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Easter Sunday message and homily by Archbishop Eamon Martin

Saint Patrick’s Cathedral, Armagh

  • I am “conscious this year of the victims of the Covid crisis, including those who are finding it more and more difficult to cope with lockdown: the lonely and bereaved; those who are unable to see or embrace loved ones; those for whom the last year has brought increased financial or business worries; those whose relationships have been under great pressure; those who have found their addictions hard to manage” – Archbishop Martin

Homily
A commentator on radio this week suggested it may be a long time before we return to the forms of greeting and embrace we were used to before the pandemic – even to shaking hands.

We do miss the closeness – especially with our loved ones – but we probably will be more wary and standoffish when it comes to meeting casually, or with strangers.  Elbow nudges are likely here to stay!

Two stories from the Easter Gospels highlight the importance of touch.

After the Resurrection, the apostle Thomas refused to believe that the Risen Lord was real.  But Jesus invited the so-called “Doubting Thomas”, to touch the wounds in His hands and side. “Put your finger here; look, here are my hands.  Give me your hand; put it into my side. Doubt no longer, but believe” (Jn 20:28).

Thomas, now satisfied by touch that the Risen Lord was physically present to him, made a profound expression of faith: “My Lord and my God”.

Strangely however, just a few verses earlier in John’s Gospel, we read about Mary Magdalene who recognises the Risen Lord on Easter morning and reaches out to embrace Him.  This time Jesus says in that famous Noli me tangere moment: “Do not cling to me (Mary) for I have not yet ascended to my Father (Jn 20:17)”.  It must have seemed strange to her because she was so close to Jesus.  She also knew that Jesus was comfortable with touch. 

Only a few days previously at the Last Supper, Jesus had bent down to wash the feet of His disciples. Mary Magdalene had witnessed His touching the diseased skin of lepers, seen Him lay His hands on the dying, reach out to touch and heal eyes and ears and limbs. People wanted to touch even the hem of His garments in order to experience His healing presence.

Perhaps Jesus was teaching Mary Magdalene something, telling her it was time to let go of His physical presence with her, for He must return to the Father, as if to say ‘Do not cling to me, but do not be afraid.  I will still be with you’.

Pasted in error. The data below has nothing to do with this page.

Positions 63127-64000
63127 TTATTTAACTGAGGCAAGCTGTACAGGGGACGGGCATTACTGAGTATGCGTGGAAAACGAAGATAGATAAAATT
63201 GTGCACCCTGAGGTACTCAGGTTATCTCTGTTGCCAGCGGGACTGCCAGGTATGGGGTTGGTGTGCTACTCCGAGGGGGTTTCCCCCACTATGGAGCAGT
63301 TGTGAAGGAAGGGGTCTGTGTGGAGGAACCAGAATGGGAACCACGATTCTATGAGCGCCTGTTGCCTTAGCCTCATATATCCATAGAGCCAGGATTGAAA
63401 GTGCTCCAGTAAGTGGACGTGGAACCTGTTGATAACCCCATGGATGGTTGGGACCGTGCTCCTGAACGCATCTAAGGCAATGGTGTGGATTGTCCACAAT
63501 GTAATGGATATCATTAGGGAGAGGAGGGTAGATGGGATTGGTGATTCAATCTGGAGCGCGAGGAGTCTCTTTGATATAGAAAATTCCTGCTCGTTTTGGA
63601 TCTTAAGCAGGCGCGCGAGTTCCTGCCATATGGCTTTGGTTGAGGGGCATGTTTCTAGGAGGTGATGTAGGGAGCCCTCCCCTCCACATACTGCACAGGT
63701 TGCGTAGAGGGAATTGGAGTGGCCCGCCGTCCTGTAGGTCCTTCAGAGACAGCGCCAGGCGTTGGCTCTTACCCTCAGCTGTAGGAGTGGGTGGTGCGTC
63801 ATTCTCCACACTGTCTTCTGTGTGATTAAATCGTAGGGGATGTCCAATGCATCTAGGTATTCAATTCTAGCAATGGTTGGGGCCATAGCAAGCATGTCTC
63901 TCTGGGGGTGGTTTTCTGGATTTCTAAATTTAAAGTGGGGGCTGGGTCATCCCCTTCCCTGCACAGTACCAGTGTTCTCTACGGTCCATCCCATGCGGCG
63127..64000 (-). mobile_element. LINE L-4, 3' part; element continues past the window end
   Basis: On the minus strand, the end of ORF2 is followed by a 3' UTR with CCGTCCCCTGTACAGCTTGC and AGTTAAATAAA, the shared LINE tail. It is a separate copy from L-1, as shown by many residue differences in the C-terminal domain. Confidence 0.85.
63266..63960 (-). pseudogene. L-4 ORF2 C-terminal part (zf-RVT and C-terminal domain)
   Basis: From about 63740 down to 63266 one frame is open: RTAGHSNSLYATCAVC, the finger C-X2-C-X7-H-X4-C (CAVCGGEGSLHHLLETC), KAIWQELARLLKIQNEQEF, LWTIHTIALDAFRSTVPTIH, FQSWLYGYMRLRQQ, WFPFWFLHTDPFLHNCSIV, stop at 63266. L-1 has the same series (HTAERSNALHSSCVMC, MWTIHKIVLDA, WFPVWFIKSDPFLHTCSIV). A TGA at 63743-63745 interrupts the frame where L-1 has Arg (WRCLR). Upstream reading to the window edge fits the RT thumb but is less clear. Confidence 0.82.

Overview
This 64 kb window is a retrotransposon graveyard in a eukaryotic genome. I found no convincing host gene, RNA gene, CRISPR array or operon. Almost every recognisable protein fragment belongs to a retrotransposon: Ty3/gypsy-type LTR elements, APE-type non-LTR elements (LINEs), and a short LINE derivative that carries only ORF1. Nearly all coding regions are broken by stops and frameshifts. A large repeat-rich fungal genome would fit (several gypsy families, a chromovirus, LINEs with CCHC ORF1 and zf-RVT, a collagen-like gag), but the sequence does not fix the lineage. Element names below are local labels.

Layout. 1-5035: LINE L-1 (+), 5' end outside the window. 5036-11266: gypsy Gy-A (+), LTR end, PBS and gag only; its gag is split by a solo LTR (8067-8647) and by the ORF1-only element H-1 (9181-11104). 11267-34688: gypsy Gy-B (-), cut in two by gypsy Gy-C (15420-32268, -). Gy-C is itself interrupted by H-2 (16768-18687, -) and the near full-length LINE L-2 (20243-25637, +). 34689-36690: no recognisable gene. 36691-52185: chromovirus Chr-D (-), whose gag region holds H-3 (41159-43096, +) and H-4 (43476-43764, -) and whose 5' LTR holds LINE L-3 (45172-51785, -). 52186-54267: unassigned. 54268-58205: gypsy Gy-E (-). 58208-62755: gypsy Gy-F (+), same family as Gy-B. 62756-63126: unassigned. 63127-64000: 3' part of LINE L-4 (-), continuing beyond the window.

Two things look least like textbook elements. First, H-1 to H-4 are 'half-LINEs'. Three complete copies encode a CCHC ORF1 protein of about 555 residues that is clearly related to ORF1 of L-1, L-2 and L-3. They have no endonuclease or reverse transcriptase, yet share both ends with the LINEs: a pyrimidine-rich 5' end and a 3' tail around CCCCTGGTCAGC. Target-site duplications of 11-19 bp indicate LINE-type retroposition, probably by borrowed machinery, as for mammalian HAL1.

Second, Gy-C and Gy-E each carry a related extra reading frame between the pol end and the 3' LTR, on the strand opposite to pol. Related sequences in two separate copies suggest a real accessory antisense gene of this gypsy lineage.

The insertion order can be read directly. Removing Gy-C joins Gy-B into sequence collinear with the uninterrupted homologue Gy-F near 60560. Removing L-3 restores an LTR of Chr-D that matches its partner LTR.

In those days after the Resurrection it must have been very difficult for those who didn’t actually get to see and touch the Risen Christ, to accept the testimony of witnesses that Jesus was alive.

Hence those words: “Happy are those who have not seen and yet believe.”

For all of us, there are moments when we are confident that God is present with us – sometimes so close that we feel we could almost reach out and touch Him.  But there are also days when God seems distant and we long for tangible signs of God’s presence to cling to.

Believing in God sometimes involves uncertainty.  We have to live with doubts and questions, to struggle with insecurity, to manage bitter disappointments and personal crises, all the time hoping for some light from God to enlighten our darkness and lift our sense of aloneness and isolation.

But God’s grace is often to be found in that struggle, perhaps not to actually see, and yet believe. Saint John Henry Newman put it powerfully when he wrote faith is to “reach forth after truth amid darkness.”

During Holy Week we walked the Way of the Cross with Jesus, bringing with us our own struggles and the sufferings of others: those who wrestle with illness and pain, who daily endure doubt, anxiety or depression.  We are especially conscious this year of the victims of the Covid crisis, including those who are finding it more and more difficult to cope with lockdown: the lonely and bereaved; those who are unable to see or embrace loved ones; those for whom the last year has brought increased financial or business worries; those whose relationships have been under great pressure; those who have found their addictions hard to manage.

The dawn of Easter morning marks the promise that pain and suffering can never be allowed to overwhelm us or have the last word. Christ our Lord is Risen. It is His light which dispels the darkness of our hearts and minds and offers the reason to keep on living, the reason to keep on hoping amidst the struggle.

Of course there are times, like Thomas, when we would like proof, to be able to see His Resurrection with our own eyes, to reach out and touch Him, to cling to Him.

The Risen Lord promised, as He was taken up to heaven: “Know that I am with you always, until the end of time” (Mt 28:20).

We are asked, in return, to say in faith, “My Lord and my God” knowing that, as the letter to the Hebrews reminds us: “Only faith can guarantee the blessings that we hope for, or prove the existence of the realities that at present remain unseen” (Heb 11:1).

Happy Easter everyone. Christ is Risen. Alleluia. He is Risen indeed. Alleluia, Alleluia!

ENDS

  • Archbishop Eamon Martin is Archbishop of Armagh, Apostolic Administrator of the Diocese of Dromore and Primate of All Ireland.                                   

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